You don't necessarily need a fancy bridle arrangement. One line is OK. Just a nice simple arrangement to get the forces off the windlass. Some windlasses are hell for stout and don't need snubber line protection.


Quote:
Originally Posted by psneeld View Post
Agree....
But I am a fair weather anchoring guy so far....a bridle might be prefered in other circumstances...but in up to 25 knots....single 20 foot, 1/2 nylon or snubber tied on with rolling hitch works fine and don't get much single or issue free.
I third the above, seeing psn seconded it...I don't have a built in chain stopper, but if my snubber broke or came loose, my back-up is another short line & hook that I also use as a way of making sure the anchor can't get loose if someone hit the 'down' button by mistake underway or at the dock.
Keep it simple in case you end up needing to adjust quickly like in Brittania's post. Relevant part being...

"This past weekend I anchored in the Napa River. It's muddy and narrow and I was concerned about swinging into the mud. I this case I used neither a snubber nor a chain stopper. There was no surge in the river and very little strain on the windlass. However, I did want to be able to make adjustments quickly if needed without having to bother unhooking everything. It turned out to be useful - about 1am I ended up shortening scope to pull the boat off the mud. All from the pilothouse in my pyjamas!"
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Old 04-27-2016, 08:27 AM   #12
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A bridle provides comfort at anchor due to elasticity. A chain lock or other locking mechanism protects the windlass.

For what it's worth, in January, our bridle snapped when anchored in the Exumas in worse-than-predicted 40 knot winds. I'm glad we had the second mechanism forward of the windlass or else the windlass would probably be in the sea floor now.
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Old 04-27-2016, 09:49 AM   #13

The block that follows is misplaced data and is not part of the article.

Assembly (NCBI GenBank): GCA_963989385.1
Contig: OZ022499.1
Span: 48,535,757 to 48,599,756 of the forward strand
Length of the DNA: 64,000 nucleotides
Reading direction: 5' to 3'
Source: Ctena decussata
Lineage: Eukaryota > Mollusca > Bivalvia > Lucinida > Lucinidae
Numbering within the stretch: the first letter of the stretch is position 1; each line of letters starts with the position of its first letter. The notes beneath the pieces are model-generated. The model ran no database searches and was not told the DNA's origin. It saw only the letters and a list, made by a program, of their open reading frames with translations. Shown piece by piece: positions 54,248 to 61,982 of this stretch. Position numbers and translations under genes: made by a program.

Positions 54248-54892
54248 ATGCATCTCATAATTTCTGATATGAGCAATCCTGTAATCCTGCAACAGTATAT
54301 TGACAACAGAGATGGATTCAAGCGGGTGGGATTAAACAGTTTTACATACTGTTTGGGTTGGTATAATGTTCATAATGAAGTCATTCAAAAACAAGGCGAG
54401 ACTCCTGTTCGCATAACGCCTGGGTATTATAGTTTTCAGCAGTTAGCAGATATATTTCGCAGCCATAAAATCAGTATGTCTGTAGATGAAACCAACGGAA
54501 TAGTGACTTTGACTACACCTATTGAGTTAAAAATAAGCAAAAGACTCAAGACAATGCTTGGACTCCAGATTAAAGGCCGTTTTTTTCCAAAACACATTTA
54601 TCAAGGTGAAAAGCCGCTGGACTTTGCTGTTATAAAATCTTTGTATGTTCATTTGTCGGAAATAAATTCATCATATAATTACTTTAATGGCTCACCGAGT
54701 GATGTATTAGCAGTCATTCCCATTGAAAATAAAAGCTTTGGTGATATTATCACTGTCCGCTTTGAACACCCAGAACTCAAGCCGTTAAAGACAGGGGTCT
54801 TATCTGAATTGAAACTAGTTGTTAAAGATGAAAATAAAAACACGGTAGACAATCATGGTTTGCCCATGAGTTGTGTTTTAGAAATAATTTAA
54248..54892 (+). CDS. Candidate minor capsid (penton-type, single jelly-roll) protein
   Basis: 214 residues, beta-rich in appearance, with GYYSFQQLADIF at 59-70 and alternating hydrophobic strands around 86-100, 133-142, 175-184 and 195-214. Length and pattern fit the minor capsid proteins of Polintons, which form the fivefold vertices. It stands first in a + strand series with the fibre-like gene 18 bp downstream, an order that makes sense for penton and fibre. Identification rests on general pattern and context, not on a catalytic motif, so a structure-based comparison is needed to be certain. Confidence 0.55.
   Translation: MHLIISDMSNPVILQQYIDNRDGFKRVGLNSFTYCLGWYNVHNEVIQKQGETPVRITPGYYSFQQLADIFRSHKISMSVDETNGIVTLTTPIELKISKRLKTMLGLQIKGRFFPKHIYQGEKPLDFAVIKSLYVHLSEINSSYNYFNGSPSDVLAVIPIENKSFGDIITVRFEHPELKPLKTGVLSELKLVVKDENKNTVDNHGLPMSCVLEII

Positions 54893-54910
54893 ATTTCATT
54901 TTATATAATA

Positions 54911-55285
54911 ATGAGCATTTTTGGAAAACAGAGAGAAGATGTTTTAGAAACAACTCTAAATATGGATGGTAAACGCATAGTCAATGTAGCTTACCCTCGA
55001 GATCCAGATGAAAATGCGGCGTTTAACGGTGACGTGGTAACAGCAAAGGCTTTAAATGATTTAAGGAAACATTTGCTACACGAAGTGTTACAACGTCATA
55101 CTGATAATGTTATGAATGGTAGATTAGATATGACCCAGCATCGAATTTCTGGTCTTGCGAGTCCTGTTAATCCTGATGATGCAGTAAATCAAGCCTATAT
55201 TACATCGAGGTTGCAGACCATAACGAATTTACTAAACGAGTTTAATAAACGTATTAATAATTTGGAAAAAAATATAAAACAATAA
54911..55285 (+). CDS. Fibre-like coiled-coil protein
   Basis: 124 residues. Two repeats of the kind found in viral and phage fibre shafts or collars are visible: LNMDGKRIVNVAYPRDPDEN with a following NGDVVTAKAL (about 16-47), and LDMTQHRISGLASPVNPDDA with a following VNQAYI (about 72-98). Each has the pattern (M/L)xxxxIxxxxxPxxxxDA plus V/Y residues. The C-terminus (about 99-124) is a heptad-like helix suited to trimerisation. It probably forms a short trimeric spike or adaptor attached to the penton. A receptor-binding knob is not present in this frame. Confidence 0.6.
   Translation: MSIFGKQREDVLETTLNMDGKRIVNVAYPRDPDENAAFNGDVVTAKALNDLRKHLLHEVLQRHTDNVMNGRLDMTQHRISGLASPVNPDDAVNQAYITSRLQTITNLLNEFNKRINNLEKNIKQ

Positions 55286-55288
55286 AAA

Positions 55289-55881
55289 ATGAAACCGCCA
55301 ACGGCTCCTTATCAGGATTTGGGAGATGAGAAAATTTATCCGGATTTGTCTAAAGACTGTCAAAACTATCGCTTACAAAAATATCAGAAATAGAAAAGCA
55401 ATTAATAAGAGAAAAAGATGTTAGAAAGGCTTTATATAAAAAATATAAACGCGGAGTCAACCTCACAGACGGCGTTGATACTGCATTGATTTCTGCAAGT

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We use a double bridle attached to our bow cleats. Had the same set up on our last boat. Unfortunately, we sold that one with the boat.

So we had HOPCAR make us a new one!! Can't wait to try it out!!
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Old 04-27-2016, 10:07 AM   #14
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Getting back to the OP, it would be helpful to see a picture of the boat so we can evaluate the access issue he references. I'm not sure his particular situation has been addressed yet. Is it one of those set ups where the anchor chain goes down a long hawse pipe and the anchor stows up against the side of the boat well below the gunnel?
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Old 04-27-2016, 10:16 AM   #15
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A reason for two lines is to keep the boat bow to the wind and reduce strain on cleats.
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Old 04-27-2016, 10:22 AM   #16
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Quote:
Originally Posted by caltexflanc View Post
Getting back to the OP, it would be helpful to see a picture of the boat so we can evaluate the access issue he references. I'm not sure his particular situation has been addressed yet. Is it one of those set ups where the anchor chain goes down a long hawse pipe and the anchor stows up against the side of the boat well below the gunnel?